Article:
In Valerie Hellstein’s spotlight talk yesterday, about her installation of abstract expressionist works, she moved us past familiar thoughts about the actions of the artist (think Jackson Pollock dancing over his canvases) toward a focus on the actions of the viewer. Action painting requires action on the part of the viewer to really experience the work, she explained. We attend to the colors. We think about the depth of the paint and the forms on the canvas. Active looking is required to do more than just pass by the work with a glancing notice. And through our active looking, we become aware of our moment and our place in that moment, standing before the painting.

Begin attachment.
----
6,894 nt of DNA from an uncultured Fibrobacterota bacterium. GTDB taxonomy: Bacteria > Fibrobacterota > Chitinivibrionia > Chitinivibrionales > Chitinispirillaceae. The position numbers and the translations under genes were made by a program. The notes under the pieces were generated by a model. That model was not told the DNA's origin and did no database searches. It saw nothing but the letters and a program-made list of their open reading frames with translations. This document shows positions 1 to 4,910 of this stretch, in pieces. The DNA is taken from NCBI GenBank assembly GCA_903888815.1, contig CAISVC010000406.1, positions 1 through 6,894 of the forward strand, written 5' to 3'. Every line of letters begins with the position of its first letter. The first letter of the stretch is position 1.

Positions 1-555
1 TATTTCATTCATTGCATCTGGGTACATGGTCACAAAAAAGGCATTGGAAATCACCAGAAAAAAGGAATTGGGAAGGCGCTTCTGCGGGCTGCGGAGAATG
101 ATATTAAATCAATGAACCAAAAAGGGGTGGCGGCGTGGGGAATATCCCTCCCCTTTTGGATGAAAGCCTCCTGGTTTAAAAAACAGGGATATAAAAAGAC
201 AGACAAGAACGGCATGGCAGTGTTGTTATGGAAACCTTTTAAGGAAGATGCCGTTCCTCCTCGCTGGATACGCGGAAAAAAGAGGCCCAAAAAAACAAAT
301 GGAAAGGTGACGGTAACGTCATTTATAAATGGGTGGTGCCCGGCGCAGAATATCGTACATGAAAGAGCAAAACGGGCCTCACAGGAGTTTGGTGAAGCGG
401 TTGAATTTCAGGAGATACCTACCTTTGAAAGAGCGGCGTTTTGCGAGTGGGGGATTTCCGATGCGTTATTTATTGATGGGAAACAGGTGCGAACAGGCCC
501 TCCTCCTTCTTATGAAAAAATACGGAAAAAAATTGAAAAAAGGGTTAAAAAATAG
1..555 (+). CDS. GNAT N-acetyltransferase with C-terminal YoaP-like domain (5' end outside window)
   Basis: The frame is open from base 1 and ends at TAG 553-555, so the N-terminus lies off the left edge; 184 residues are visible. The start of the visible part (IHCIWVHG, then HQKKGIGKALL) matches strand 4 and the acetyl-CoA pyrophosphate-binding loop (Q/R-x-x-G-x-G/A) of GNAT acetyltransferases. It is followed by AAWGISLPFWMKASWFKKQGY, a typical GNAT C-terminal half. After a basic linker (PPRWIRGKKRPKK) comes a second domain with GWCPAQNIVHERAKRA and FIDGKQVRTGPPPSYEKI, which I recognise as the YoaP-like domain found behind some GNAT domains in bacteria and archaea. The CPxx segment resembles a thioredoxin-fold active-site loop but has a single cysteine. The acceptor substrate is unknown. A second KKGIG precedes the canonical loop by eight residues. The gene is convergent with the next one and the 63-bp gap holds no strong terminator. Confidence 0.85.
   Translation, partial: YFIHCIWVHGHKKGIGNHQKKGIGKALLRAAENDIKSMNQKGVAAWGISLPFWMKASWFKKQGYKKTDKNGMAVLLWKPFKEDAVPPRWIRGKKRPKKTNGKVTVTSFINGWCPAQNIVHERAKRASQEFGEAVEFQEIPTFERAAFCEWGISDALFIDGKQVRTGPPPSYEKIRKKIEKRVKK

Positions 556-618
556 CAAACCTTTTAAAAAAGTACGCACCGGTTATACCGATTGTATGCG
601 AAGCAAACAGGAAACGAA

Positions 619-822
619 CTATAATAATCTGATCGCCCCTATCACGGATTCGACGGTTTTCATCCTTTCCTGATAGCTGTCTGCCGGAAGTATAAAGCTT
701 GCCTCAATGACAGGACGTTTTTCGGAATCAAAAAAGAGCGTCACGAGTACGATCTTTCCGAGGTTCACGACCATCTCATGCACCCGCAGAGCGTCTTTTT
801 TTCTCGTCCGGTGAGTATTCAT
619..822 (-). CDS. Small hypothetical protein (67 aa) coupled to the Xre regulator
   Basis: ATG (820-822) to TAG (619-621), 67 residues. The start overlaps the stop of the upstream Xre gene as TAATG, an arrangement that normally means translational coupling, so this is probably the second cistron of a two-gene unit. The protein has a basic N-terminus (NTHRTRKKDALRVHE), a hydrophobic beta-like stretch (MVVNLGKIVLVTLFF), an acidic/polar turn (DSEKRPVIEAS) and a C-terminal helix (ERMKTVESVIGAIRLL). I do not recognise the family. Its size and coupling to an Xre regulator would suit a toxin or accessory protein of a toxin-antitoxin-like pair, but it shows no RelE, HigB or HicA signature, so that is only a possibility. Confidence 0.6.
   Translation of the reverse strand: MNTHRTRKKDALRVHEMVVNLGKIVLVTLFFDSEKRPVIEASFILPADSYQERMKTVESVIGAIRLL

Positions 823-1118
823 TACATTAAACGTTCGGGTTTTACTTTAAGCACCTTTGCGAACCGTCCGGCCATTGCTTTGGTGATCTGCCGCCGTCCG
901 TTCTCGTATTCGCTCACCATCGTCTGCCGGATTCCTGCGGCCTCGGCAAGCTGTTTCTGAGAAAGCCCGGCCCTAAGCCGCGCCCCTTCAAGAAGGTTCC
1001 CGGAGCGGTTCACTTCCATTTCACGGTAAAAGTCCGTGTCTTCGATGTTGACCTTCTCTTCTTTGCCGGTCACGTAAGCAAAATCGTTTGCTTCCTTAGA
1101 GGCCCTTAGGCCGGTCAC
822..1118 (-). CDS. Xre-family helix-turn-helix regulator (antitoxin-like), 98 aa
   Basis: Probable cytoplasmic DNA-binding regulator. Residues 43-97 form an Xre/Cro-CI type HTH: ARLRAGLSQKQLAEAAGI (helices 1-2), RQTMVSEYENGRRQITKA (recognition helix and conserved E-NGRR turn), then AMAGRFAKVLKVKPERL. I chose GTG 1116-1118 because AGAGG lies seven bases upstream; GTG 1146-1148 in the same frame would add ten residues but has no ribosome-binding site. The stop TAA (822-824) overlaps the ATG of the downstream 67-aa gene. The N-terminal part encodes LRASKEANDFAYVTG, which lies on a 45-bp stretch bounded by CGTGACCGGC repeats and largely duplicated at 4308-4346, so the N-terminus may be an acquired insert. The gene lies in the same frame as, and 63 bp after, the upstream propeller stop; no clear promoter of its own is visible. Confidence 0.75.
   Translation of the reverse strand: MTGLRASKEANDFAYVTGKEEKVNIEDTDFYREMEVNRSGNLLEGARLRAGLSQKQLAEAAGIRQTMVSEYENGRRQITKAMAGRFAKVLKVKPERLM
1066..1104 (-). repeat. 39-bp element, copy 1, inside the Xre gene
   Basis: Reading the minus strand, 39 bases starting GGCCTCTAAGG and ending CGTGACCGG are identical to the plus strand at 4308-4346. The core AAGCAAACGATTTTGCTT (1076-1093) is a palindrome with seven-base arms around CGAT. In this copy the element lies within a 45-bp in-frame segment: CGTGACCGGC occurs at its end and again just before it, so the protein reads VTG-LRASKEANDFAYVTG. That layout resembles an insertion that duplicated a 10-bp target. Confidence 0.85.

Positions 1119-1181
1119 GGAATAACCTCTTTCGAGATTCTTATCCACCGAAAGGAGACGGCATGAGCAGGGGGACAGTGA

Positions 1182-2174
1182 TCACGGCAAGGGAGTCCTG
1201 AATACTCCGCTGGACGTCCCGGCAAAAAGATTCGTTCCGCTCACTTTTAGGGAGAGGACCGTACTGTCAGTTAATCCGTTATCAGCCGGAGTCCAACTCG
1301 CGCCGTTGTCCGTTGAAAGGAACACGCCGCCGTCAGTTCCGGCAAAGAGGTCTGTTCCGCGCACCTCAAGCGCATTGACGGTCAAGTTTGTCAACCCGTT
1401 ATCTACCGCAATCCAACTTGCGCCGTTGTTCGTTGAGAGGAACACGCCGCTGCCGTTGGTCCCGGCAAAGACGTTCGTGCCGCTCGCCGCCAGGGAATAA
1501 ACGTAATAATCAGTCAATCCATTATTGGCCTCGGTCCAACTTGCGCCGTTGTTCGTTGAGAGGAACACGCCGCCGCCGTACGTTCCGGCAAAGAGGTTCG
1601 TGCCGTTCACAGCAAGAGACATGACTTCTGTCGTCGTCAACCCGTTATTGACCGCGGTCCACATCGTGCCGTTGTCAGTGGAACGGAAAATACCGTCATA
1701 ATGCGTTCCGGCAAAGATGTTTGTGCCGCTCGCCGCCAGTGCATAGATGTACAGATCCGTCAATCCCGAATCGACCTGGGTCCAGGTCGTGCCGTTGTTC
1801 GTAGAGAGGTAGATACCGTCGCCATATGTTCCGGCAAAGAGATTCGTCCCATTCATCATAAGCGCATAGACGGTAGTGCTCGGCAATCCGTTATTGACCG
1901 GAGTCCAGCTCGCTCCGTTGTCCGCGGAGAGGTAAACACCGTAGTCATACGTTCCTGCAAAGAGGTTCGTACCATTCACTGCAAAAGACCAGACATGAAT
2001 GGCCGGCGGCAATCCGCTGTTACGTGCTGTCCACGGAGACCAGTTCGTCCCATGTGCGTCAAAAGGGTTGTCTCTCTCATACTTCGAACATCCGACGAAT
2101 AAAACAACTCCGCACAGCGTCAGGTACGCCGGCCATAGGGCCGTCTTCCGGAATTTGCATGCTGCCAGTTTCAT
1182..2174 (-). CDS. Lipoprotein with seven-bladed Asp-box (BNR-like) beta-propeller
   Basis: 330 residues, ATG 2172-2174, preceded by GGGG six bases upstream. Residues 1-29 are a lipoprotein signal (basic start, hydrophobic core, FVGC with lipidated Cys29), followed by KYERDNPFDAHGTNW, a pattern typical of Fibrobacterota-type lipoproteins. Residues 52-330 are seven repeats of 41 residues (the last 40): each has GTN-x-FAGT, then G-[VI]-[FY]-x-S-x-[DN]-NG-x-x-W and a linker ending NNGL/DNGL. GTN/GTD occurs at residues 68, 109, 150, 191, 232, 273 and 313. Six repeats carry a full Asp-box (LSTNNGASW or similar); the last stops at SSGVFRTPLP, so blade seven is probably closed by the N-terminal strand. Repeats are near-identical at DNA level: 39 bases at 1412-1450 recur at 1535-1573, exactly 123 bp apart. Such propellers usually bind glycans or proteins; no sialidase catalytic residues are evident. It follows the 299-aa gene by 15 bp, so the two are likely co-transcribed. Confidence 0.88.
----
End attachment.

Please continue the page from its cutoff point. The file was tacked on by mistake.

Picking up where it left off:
Despite being a pioneer in his collecting of modern art, Duncan Phillips did not extend his exploration of the non-traditional to women artists. They make up a small percentage of the works he and his wife, Marjorie, collected as well as the works added since. 2008 Postdoctoral Fellow Jennifer T. Criss attempted to identify why women are so underrepresented in the collection, but the question is difficult to answer. She concluded that Phillips valued the power of an individual work above all else, favoring a painting’s ability to produce an emotional reaction in the viewer above other qualities or associations. So while Duncan’s partnership with Marjorie or his personal reliance on women in his business life (to be explored in blog posts later this month) did not result in the rich collection of women artists that one might hope, there are some very strong and wonderful works by women at the Phillips. Below is a selection of works that were acquired by Duncan Phillips. Updated: Read a post on Phillips’s powerful secretary, Elmira Bier.